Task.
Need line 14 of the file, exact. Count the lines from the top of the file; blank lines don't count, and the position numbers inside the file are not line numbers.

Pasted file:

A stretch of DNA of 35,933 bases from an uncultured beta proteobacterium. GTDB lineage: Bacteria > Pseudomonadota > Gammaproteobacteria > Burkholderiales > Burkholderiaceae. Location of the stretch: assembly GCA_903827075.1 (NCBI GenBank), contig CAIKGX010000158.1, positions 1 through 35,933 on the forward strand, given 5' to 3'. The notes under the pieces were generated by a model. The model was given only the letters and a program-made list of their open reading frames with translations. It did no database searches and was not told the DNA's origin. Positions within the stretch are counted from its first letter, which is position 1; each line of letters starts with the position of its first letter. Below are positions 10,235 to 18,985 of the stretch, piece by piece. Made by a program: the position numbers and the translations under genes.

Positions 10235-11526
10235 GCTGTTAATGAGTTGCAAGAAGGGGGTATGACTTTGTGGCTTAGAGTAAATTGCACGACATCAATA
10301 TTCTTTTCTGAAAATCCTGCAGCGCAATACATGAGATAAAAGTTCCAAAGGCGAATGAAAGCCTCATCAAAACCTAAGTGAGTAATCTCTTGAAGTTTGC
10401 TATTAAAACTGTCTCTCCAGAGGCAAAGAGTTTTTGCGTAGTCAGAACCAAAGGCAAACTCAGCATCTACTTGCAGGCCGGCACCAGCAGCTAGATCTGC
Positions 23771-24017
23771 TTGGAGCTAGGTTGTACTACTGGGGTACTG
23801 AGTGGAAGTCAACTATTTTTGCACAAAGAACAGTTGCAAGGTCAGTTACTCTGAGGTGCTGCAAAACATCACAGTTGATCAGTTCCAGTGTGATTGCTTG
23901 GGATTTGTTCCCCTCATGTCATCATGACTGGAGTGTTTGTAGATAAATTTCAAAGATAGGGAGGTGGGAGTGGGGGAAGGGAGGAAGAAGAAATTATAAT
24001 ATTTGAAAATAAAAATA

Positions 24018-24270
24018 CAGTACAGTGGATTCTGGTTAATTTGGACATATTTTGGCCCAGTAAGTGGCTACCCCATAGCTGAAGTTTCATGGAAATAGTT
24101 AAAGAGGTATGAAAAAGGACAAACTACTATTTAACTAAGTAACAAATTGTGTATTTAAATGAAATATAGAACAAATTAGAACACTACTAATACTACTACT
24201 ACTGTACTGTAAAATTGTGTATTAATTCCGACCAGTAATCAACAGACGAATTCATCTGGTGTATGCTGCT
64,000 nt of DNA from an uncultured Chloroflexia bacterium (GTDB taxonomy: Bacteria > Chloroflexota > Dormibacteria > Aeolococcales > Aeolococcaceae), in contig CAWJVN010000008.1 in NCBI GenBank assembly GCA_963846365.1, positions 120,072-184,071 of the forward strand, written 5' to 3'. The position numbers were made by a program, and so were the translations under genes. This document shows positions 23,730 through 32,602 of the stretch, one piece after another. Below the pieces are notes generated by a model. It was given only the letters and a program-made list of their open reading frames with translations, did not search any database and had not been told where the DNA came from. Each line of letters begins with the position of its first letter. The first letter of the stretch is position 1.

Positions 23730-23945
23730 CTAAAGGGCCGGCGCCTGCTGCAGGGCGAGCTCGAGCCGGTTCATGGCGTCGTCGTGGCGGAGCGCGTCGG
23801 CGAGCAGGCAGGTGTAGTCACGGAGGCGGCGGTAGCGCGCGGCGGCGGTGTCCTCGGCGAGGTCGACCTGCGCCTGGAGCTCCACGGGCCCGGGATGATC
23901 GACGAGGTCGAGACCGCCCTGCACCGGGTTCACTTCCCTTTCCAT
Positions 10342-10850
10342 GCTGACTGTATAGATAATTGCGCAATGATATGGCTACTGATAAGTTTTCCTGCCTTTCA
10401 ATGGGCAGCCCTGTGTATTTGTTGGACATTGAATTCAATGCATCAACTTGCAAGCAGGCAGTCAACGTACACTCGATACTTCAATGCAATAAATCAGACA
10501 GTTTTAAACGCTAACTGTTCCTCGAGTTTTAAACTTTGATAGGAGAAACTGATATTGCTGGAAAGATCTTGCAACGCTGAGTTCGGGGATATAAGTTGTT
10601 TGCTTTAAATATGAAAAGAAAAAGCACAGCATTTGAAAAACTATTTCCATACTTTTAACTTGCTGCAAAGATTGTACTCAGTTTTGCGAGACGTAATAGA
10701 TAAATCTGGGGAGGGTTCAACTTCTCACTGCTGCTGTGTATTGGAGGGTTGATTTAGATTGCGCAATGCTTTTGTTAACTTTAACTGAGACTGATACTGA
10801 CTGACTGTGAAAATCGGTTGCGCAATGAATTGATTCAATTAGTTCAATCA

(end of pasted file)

24201 ACTGTACTGTAAAATTGTGTATTAATTCCGACCAGTAATCAACAGACGAATTCATCTGGTGTATGCTGCT